It’s a commercial building, with a number of tenants, among them the ‘Williams & Co’ mentioned in the document for the Dubai buyer. This is a firm of solicitors and everything seems to be kosher. My one concern being that the website does not give a Companies House number.
And then I stumbled on Williams & Co (Cleckheaton) Ltd, a company formed in January 2018. It’s registered at the address given on the Williams & Co website, with two directors and a further two shareholders.
Also found at 24 Cheapside, Wakefield is Immigration Advice Service (IAS), whose website, some might think, tries to give the impression that IAS is a UK government department, but it is in fact a private company.
Though, curiously, under ‘Nature of business (SIC)’, for IAS Companies House has: “69109 – Activities of patent and copyright agents; other legal activities not elsewhere classified”. What the the hell do patents and copyright have to do with immigration advice?
Immigration Advice Service was also registered as a charity, number 1033192. In fact, the company may be a ‘phoenix’ that grew out the defunct charity.
The cynic in me thinks that a company like IAS would be a great source of names and addresses for potential overseas buyers for hotel room leases . . . or even just names and addresses.
Others may argue that I’m clutching at straws here, but Woodhouse once had a company called MBI Immigration Services Ltd. So at the very least, he would appear to have shown interest in this line of business.
Let us head north now, to the Caer Rhun hotel in the Conwy valley.
Let’s go straight to the title document, where we see that this hotel was bought for £1,500,000 with a loan from North West Asset Finance Ltd, which has a registered address in Todmorden, Lancashire, hard up to the frontier. I have stood there myself more than once and gazed into Yorkshire.
North West Asset Finance is hardly a rival to the big boys, for it’s a one-man band and the solitary director is Robert Ashley Hall. All the shares are owned by Shays Assets Ltd, another Hall company that takes its name from what I assume to be his home address, Shays Farm, near Skipton.
Both companies were formed 11 February 2014, around the time Woodhouse embarked on his hotel-buying spree. While the accounts suggest that the only real asset may be the money loaned to Gavin Woodhouse to buy Caer Rhun.
Which made me wonder whether Hall and Woodhouse are known to each other. Sure enough, they are in business together. In a company called Gramra Ltd, formed by Hall 2 January 2018, which Woodhouse joined 13 June 2018.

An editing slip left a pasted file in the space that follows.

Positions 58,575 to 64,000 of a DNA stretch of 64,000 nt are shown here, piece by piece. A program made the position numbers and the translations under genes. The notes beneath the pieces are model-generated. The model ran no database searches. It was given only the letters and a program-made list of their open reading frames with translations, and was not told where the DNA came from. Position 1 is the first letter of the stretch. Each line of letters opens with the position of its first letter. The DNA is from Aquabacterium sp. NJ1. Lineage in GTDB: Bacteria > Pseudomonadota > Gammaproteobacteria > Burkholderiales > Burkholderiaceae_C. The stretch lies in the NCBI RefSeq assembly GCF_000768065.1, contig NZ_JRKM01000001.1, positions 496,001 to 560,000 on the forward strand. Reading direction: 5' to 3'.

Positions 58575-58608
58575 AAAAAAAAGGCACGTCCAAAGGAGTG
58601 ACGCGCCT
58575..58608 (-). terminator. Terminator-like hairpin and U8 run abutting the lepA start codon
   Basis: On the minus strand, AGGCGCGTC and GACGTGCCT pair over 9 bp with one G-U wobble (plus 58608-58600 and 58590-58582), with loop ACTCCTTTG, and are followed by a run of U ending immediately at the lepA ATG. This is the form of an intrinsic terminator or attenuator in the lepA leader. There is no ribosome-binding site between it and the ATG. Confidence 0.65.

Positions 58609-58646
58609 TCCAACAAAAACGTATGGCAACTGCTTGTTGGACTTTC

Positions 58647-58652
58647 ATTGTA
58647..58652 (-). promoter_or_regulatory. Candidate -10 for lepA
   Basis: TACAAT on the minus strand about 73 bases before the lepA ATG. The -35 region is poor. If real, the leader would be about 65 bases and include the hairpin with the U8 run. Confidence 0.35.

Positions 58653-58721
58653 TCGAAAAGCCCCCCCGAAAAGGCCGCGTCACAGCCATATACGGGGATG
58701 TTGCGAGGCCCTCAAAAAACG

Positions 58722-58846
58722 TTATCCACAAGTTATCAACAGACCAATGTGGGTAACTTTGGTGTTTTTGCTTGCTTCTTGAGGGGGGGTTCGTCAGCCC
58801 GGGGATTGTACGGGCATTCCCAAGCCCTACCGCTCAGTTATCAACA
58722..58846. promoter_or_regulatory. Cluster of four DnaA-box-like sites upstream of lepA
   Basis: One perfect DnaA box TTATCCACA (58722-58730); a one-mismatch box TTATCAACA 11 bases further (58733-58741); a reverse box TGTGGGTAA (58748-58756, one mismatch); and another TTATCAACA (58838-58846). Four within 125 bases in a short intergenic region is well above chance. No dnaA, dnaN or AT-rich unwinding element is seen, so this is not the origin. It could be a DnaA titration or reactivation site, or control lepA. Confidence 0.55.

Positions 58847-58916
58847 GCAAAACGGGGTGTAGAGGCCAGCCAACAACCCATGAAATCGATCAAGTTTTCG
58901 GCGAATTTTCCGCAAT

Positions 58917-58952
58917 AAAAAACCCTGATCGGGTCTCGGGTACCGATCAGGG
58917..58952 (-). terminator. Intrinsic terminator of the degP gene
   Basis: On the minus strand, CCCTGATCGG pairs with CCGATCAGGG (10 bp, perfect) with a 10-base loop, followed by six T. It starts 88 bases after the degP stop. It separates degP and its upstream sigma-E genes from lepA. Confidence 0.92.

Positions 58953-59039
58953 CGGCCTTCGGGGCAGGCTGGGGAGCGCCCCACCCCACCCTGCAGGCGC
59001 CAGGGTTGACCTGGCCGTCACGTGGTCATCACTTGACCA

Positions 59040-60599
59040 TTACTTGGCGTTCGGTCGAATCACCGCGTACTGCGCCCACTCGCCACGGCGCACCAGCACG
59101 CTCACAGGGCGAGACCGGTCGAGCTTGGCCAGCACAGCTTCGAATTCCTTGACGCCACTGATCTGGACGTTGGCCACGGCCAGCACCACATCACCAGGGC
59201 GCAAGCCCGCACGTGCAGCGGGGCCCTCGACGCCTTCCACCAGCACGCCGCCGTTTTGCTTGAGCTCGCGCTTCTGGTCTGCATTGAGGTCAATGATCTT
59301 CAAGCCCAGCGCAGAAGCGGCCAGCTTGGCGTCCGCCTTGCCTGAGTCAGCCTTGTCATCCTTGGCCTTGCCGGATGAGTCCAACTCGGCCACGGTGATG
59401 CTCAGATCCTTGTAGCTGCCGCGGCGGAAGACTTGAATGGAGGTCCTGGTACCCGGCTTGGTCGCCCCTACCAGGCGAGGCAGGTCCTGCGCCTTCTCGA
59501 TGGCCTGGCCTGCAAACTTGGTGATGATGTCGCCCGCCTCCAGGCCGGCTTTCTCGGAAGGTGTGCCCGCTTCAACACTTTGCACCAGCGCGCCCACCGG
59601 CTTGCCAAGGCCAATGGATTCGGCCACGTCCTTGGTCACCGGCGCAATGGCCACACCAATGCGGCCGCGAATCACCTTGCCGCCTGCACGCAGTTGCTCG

When we look at who owns the shares in Gramra we find that at least half are owned by Woodhouse through the company Woodhouse Family Ltd, which has the controlling interest.
Woodhouse Family Ltd, where we find Gavin Woodhouse as sole director since his wife resigned last month when the shit hit the fan. For this company is alleged to have been the ultimate depository of some investors’ money, rather than the companies to which the money was ostensibly paid.
Returning to Caer Rhun, we find that 125-year leases have been sold on 57 rooms. Again, I downloaded the title documents for just five, and in price these range from £75,000 to £170,000. All were sold between July 2016 and August 2017.
The buyers we find in Bristol, Birmingham, and rather more exotic locations. Here are the three beyond these shores. Even if we accept that the one on the left refers to a UK couple living in Spain, that still leaves buyers in Italy and Taiwan.
To have so many overseas buyers is not in itself cause for alarm, but I can’t believe that someone in Taiwan or Dubai or Slovakia woke up one bright morning and said to himself or herself, ‘I know! – I’ll buy a hotel room in Wales!’
We all know about Arab sheikhs and Russian oligarchs paying millions for London mansions, so is a room from which you can watch the Rosslare ferry the fag-end of the market?
Joking aside, maybe the real questions are:
Do these overseas buyers really exist?
If they do, did they really pay any money or are their names being used?
And if they did pay money, where did that money come from?
And where did it go?
As far as I can make out, Gavin Lee Woodhouse, through his various companies, owns six hotels in Wales. It’s reasonable to assume that the same business model of selling the leases on individual rooms is found in all of them. That is certainly the case at the Fourcroft Hotel in Tenby (aka Carmarthen Bay Hotel) and the Belmont Hotel in Llandudno.
I want to focus on the Belmont.
From the title document, we see that it was bought in 2015 by MBI Heritage Hotel Ltd (now Belmont Hotel Ltd) for £381,250. Though in the latest accounts it’s valued at £2.62m and shows a profit of £1.55m. Though as the Guardian told us, the increased valuations on other hotels are even more dramatic.